Warhammer 40K: The Ebbing Storm – Part 2

The Ebbing Storm – Part 1

The coming months will be long and dark indeed, Grimaldus thought as he chased an unknown objective through the decks of the Eternal Crusader. He favored empty locations but never stood still, better to be with himself but appear as natural as possible. The news had not been broken to the masses onboard the vessel; plans would have to be made first, and so the High Marshal’s crusade continued onward, bound for… Grimaldus’ mind flickered, his temples wracked with pain. He forgot the vessel’s destination. He forgot their prime direction.

Forget it, he thought. The gentle scraping of his armor’s chains against each other and the hefty slabs of ceramite soon took his mind away into their frigid embrace, but he allowed it. He realized that he had stopped walking, but he allowed it. At least he was alone.

Behind fierce, glowing lenses, Grimaldus’ eyes slid effortlessly shut. And he allowed it.

He exhaled.


“My Lord,” a familiar voice intoned.

Grimaldus stirred, still stood as tall and proud as a brazen statue of old, his eyelids beat open and a sense of pride filled him.

“Cyneric, my young Reclusiarch, what is it?” his voice broke several times, like a cogitator grinding to life after decades of dereliction. Cyneric was garbed in casual robes of the Black Templars; a fine, white silken tunic with the bold, iconic cross of the Templar Sigismund across his chest. Golden filigree littered the edges of his garb, occasionally flowing into symbols of the reclusiarchy and his badge of office as a Chaplain. His shaven head looked up slightly to the towering, armored form of High Chaplain Merek Grimaldus.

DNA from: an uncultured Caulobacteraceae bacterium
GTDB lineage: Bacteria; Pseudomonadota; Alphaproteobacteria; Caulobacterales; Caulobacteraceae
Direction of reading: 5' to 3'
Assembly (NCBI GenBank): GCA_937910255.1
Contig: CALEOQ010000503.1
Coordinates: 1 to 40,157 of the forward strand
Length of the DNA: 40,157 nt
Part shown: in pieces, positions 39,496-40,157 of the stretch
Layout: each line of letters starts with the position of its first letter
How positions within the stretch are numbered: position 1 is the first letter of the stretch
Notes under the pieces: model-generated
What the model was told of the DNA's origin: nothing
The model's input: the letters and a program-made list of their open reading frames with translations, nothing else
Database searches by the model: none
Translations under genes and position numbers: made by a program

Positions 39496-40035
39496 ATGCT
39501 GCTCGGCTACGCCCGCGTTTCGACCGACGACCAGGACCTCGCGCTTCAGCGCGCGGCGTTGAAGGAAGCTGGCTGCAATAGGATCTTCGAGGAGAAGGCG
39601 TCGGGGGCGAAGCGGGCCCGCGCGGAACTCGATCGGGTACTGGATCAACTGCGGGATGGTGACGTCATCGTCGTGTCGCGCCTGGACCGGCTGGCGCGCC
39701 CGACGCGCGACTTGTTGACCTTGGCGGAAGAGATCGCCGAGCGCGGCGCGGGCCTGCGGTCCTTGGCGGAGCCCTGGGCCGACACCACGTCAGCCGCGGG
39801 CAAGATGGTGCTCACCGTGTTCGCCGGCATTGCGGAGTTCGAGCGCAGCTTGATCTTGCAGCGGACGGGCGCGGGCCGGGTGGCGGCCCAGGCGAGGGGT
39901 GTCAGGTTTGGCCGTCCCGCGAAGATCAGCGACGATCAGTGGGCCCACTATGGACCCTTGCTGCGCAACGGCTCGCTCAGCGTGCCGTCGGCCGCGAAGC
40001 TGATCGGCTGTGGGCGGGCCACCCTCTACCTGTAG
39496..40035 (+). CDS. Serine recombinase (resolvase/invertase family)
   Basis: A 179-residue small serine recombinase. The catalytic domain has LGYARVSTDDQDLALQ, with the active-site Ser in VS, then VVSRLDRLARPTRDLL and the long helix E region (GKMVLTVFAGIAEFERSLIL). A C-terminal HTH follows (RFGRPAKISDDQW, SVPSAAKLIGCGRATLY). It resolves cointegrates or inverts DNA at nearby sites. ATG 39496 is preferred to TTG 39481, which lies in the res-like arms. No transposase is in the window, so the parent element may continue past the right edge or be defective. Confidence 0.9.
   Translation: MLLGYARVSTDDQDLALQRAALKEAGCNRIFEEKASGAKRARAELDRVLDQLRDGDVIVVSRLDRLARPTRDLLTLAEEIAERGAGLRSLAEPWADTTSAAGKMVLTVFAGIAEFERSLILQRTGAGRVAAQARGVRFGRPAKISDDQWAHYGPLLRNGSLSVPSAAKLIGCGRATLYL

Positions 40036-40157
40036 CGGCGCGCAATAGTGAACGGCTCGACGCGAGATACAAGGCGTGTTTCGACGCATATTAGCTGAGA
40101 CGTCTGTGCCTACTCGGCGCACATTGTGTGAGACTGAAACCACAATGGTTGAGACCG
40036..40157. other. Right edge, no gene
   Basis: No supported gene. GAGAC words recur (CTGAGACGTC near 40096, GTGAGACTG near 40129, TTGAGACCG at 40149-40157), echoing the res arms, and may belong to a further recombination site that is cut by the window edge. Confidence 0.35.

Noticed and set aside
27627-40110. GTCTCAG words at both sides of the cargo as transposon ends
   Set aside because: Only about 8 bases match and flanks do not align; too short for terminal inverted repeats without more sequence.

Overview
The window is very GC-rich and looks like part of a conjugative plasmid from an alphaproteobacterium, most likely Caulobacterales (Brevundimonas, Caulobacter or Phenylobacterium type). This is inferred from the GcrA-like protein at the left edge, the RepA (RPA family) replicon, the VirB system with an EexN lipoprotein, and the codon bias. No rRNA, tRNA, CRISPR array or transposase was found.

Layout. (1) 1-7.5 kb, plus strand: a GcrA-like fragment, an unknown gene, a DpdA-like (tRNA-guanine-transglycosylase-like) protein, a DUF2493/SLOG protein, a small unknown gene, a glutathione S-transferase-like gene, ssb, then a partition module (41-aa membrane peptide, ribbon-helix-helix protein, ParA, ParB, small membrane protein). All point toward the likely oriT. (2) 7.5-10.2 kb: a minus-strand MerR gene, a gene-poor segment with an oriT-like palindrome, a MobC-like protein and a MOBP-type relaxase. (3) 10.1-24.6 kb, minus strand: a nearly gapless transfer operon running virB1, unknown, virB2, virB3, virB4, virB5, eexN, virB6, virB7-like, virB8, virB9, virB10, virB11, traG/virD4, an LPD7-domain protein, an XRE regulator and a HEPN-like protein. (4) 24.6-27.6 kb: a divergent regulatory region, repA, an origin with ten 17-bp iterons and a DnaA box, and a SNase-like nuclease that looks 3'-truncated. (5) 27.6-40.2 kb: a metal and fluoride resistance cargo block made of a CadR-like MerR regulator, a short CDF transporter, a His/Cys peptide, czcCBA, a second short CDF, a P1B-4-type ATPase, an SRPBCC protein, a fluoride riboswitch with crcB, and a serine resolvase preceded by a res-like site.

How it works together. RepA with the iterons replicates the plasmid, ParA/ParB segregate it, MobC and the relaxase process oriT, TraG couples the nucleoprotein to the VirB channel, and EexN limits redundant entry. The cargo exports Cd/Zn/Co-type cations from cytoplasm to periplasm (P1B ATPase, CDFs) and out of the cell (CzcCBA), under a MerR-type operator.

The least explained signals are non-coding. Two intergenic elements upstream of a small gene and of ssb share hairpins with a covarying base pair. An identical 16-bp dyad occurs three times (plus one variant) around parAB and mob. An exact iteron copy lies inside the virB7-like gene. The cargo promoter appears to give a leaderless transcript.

“Lord, I could ask you the same thing… I didn’t want to disturb you but there comes a time when standing in the open loading dock alone in this dim half-light just becomes,” he searched for a word that wouldn’t offend the High Chaplain, “odd?”

Grimaldus’ visage remained fixed on his young protégé for a protracted moment longer than Cyneric felt comfortable. He grunted.

“How long was it?”

“Long enough”

Contemplation struck Grimaldus as Cyneric stood confounded for another enduring pause, It would be silly not to seek assistance outside of my peers, he thought. The joint between his helmet and chestplate scraped as he tilted his head. Desiring to appear more approachable, contrary to his inner feelings, Grimaldus decided to remove the helmet altogether.

Breathing deeply of the chilled, recycled air the revered Chaplain began again,

“Cyneric, we need to talk about how we, as a Chapter, are to proceed,”

“Guilliman?” Cyneric was newly inducted, but he was far from foolish.

“Indeed, if you could confide in me without sin or penance, what would you see done?”

Cyneric hesitated, but began carefully,

“My Lord, you once taught me yourself that we, not just as Black Templars but as Space Marines, are becoming more and more isolated from the Imperium,” he faltered, but quickly gathered his words and the teachings his mentor had once imparted, “every day we are fighting harder for the Emperor, but less so for the Imperium itself… there is corruption within, from all places; maybe not as depraved as worship of the Ruinous Powers, but even just the base desires of all mortals…”

Grimaldus held back a smile as his former student turned his humble life-lesson into a barely-restrained oration. He snapped back to reality as Cyneric fumbled his words,

“… what I’m saying, Lord Grimaldus, is that Guilliman is not the future of the Imperium… not a bright one, anyway. He’s becoming a totalitarian. An autocrat.”

“Becoming?” Grimaldus smirked.

“But what I’m talking about is purely theoretical, to put this in motion would be heresy,” Cynaric began, “Lord Guilliman is the Emperor’s only living son, and has authority to rule in His stead.”

The looming Chaplain’s mood quickly soured, he had almost opened himself up to admitting to heresy. He might still have, if Cynaric felt something was wrong and told the right, or wrong, people. A foggy notion blanketed his mind, like he had water drifting about inside his skull, was this confusion? Anxiety? Guilt? All one and the same – feelings he had not touched upon in a long time, and ones he did not wish to again. He glanced at his arm as he saw Cynaric grip him,

“I know what you’re doing, my Lord,” a wry smile split along one of his cheeks, “if I could speak without penance, Brother, I’d say I would follow you to the end of the universe as we know it…”




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